"We want to make sure we thoroughly understand these methods. We have hope that one of these will work for our purposes," Coyle said. "Once we select a technique, we will be in position to then formulate a possible system" and compete for additional NIAC funding to advance the technology to the next level of development. "We're at the starting gate on this," Coyle added. "This is a new application that no one has claimed yet."

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User comments : 38

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Isaacsname
not rated yet Oct 31, 2011
Bessel beams and X-waves sound pretty interesting. The optical vortex method sounds really dang cool too. I wonder could they vaporize material with the inner beam as well ?
kaasinees
1 / 5 (2) Oct 31, 2011
I hope the Bessel beam works out, it could be adapted to so many things.
CapitalismPrevails
2 / 5 (12) Oct 31, 2011
The closest thing we have to a tractor beam today is quantum levitation. Look at this cool video:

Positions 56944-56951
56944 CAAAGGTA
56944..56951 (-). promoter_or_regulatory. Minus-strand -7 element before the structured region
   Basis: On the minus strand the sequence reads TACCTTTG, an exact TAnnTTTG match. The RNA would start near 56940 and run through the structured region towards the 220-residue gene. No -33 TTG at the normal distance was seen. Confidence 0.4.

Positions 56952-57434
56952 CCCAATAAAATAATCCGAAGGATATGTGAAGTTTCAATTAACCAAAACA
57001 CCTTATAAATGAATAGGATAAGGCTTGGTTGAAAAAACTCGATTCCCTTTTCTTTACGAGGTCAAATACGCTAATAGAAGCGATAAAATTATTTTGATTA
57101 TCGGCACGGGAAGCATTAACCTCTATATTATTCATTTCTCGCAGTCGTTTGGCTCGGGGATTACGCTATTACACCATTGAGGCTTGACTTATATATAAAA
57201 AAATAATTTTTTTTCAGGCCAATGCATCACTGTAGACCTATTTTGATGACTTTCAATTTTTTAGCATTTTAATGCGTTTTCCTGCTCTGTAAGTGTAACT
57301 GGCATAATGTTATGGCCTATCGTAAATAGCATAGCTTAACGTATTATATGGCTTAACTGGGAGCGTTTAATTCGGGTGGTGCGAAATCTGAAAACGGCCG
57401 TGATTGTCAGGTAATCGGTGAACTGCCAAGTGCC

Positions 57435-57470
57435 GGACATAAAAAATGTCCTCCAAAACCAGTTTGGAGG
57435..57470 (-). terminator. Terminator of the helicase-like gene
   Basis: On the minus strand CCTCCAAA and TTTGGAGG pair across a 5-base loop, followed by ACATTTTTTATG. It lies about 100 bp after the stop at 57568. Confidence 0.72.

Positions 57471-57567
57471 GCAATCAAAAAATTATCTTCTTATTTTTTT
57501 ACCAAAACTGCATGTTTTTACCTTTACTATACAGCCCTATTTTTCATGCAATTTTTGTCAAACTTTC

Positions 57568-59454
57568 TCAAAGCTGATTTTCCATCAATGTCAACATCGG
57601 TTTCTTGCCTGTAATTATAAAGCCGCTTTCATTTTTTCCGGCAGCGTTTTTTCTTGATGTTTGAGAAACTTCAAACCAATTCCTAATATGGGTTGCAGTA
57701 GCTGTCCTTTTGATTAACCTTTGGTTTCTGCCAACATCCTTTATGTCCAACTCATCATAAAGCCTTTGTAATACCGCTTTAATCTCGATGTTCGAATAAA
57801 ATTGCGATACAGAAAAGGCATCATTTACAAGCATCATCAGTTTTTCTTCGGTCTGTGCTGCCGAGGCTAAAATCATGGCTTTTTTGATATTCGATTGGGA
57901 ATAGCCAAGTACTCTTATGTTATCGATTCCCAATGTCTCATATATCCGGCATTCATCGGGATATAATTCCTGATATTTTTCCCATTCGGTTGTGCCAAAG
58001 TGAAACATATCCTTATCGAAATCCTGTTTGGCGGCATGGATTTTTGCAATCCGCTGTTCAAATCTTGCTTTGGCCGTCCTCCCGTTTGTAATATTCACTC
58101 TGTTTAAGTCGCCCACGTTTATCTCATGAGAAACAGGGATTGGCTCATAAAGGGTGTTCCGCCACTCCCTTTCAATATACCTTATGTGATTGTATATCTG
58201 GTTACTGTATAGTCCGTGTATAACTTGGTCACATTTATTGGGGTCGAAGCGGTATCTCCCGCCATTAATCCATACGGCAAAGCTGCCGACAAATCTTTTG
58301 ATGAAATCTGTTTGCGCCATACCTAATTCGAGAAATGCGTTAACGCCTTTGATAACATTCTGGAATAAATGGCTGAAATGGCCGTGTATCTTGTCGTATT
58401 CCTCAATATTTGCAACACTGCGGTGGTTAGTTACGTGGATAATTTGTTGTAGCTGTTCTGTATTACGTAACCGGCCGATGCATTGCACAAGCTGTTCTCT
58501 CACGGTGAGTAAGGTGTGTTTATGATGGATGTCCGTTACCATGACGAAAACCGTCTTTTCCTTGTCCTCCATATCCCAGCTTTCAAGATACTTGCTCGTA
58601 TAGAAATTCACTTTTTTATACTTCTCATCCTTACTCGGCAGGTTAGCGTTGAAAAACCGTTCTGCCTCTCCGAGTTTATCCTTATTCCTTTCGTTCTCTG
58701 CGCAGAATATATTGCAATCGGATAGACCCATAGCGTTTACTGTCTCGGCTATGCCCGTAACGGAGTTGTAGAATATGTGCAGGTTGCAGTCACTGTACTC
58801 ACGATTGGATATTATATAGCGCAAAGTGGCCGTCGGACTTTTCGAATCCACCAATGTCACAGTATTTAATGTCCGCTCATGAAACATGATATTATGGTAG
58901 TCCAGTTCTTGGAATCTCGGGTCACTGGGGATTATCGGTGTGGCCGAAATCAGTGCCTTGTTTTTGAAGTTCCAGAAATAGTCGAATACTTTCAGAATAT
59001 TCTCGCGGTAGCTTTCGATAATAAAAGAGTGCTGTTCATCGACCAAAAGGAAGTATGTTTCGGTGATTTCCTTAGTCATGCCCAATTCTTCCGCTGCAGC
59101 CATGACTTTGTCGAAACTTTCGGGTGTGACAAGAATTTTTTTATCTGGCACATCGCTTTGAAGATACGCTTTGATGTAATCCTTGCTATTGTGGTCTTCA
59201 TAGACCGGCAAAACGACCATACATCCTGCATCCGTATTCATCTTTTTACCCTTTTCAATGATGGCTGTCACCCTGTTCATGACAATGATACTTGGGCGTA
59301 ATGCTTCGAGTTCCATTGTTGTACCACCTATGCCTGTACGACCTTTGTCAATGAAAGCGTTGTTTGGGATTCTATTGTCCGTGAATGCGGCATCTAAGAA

http://www.youtub...pp_video
kaasinees
Oct 31, 2011
This comment has been removed by a moderator.
xznofile
5 / 5 (2) Oct 31, 2011
that's fine for dust in a vacuum but will it work on a Klingon vessel under power.
_nigmatic10
1 / 5 (1) Nov 01, 2011
Create a cylindrical laser and create a vacuum in the center... just an idea. Could be something for space based application.
electrodynamic
not rated yet Nov 01, 2011
You could collect the surrounding dust, perhaps melting that material together to make small pellets, you could then launch these small pellets at space junk knocking it out of orbit.
A solar powered motor could launch the little pellets etc.
hush1
2.1 / 5 (11) Nov 01, 2011
Congratulations. Kudos.